Many of the elders in Kerala would vouch for the medicinal properties of star anise apart from doing its primary function as a flavoring agent, like, for example, it’s ability in curing rheumatism, helping in digestion and so on.

Get free tour plan

Ginger

Ginger

Image by Alexbrn via Wikipedia

Ginger is grown in other parts of the country, but the variety grown in Kerala is believed to be of very high quality. Both processed and raw ginger is high in demand and many tourists take it back to their homeland. Some like to drink it with their tea, some garnish grated ginger in their dishes and some use it to appease a queasy stomach. The whole ginger plant has an underground rhizome that exudes an appeasing aroma. The rhizome is also considered to be the most valuable part of the plant.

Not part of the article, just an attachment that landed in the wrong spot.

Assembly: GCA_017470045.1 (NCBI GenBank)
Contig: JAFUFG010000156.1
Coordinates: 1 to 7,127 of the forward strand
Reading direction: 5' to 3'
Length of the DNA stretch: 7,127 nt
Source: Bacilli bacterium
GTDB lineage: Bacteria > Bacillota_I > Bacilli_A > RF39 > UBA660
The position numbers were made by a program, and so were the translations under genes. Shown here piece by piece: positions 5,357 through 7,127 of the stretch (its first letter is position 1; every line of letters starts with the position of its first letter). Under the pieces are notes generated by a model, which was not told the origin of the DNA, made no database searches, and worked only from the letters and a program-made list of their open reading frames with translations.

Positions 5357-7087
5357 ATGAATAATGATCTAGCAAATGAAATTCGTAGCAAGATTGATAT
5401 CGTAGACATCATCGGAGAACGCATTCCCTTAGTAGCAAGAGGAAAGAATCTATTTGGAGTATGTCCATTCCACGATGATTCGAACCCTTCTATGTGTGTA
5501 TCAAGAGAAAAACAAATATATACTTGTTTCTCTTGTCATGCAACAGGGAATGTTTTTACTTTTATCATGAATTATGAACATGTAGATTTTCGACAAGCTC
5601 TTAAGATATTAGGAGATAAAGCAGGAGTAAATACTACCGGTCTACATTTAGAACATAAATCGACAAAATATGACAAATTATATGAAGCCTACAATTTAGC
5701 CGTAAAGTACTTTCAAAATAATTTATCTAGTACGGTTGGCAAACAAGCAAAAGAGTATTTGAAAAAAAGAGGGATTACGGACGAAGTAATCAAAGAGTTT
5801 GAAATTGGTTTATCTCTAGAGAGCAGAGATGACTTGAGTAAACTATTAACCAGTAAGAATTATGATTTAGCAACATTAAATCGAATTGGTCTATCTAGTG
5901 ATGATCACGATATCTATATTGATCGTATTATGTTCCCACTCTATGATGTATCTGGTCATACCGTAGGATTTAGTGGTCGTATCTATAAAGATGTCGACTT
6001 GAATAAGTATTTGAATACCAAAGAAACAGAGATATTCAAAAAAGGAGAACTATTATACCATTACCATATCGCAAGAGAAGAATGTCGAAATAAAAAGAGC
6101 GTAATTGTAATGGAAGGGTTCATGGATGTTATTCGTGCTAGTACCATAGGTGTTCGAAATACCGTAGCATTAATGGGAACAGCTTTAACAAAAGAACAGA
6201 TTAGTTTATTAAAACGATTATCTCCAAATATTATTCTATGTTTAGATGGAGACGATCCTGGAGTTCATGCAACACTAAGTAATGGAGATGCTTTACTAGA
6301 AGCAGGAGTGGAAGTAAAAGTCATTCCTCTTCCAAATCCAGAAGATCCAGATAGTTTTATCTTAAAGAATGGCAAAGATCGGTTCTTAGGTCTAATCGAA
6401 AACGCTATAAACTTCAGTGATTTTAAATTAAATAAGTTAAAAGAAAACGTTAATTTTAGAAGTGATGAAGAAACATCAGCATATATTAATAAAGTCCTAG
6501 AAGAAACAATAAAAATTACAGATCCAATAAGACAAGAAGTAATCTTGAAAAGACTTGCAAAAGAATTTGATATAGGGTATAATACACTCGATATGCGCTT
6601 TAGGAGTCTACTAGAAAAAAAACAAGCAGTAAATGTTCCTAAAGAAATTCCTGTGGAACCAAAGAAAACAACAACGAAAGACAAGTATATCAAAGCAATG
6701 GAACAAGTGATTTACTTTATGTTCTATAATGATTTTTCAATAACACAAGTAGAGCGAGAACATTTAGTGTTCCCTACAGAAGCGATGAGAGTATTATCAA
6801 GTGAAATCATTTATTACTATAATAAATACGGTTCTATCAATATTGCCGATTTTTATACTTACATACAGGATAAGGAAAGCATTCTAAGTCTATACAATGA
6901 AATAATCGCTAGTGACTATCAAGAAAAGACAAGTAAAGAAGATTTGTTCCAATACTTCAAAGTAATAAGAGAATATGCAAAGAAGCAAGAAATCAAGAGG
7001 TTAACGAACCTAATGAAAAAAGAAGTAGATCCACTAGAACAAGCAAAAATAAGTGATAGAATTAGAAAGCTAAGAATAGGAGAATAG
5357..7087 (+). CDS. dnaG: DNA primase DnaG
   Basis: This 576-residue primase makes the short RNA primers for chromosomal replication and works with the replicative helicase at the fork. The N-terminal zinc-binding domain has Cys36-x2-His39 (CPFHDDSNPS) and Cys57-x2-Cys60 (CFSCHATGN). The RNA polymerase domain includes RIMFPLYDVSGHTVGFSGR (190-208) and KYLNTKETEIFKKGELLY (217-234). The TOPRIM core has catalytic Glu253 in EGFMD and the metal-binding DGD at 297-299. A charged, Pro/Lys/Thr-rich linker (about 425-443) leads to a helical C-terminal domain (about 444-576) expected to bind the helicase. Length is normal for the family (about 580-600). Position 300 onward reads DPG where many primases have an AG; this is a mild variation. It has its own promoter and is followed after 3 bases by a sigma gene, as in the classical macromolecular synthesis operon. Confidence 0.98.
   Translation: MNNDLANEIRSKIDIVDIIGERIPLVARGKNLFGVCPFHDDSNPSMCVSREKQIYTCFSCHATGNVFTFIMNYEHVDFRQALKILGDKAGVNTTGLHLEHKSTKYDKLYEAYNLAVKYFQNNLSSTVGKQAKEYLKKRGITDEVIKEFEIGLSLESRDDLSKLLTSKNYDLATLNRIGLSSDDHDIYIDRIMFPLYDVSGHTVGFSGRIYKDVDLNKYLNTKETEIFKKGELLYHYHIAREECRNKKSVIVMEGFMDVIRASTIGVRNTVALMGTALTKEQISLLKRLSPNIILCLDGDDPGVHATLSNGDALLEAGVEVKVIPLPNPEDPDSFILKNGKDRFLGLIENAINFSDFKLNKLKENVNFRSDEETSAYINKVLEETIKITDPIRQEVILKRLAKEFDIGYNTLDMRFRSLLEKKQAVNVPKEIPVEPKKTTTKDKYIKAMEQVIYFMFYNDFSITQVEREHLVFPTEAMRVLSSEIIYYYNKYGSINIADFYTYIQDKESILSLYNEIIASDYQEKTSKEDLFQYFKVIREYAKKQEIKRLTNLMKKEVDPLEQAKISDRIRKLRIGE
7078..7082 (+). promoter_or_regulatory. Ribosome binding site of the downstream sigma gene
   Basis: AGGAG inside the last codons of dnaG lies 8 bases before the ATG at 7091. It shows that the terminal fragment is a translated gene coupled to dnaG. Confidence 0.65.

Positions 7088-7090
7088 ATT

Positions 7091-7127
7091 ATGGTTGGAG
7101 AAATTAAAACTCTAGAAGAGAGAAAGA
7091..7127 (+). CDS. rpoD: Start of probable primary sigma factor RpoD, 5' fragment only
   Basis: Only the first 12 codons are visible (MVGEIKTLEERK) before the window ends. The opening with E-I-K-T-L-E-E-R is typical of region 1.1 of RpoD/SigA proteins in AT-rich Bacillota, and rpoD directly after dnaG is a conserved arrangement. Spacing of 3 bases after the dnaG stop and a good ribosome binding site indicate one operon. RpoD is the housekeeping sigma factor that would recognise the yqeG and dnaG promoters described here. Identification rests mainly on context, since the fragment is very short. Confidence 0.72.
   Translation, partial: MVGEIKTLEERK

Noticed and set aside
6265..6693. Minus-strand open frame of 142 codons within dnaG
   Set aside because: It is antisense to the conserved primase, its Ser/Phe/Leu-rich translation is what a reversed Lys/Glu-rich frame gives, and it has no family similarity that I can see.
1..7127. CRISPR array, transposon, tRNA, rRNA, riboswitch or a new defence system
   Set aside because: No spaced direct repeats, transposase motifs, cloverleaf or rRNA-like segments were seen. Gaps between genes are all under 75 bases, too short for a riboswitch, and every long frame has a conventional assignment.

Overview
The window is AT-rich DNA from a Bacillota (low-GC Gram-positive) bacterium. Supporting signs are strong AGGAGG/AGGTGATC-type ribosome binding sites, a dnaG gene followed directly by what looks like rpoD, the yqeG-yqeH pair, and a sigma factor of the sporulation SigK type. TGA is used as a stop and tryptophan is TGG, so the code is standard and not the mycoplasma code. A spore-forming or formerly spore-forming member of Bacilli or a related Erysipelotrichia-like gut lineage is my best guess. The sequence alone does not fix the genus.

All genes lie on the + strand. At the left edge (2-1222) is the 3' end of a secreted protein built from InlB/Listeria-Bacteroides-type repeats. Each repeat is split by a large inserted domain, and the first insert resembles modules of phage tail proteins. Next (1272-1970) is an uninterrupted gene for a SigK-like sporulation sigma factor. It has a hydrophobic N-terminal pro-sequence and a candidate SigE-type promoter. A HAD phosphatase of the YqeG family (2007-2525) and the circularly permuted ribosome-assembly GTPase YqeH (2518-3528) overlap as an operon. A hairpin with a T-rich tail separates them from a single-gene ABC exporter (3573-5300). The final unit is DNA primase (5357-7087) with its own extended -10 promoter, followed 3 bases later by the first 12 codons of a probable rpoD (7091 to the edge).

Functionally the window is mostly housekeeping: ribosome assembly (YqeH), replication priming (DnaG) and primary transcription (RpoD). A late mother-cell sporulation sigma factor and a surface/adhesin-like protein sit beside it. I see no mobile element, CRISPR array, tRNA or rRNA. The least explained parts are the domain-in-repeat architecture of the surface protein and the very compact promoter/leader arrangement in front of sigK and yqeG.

Ginger is used in food processing, for curried meats, cocktails, carbonate drinks, liquors and soft drinks. It is both a flavoring agent and a stimulant. Pickled ginger in vinegar is very popular among the folks of Kerala. Ginger as candy is extremely popular among children as well.

Turmeric

Turmeric

Image by Laitche via Wikipedia

Turmeric belongs to the ginger family and has nothing to do with saffron, contrary to popular belief. Turmeric is known for its huge medicinal value, culinary uses and antioxidant properties. This spice must be sparingly used as it is pungent.

Turmeric is capable of nulling the effects suffered by a person going through food poisoning.  The spice has an earthy smell, a bitter, peppery flavor and acts as an alternative to the expensive saffron.

Cinnamon 

Cinnamon

Image by LivingShadow via Wikipedia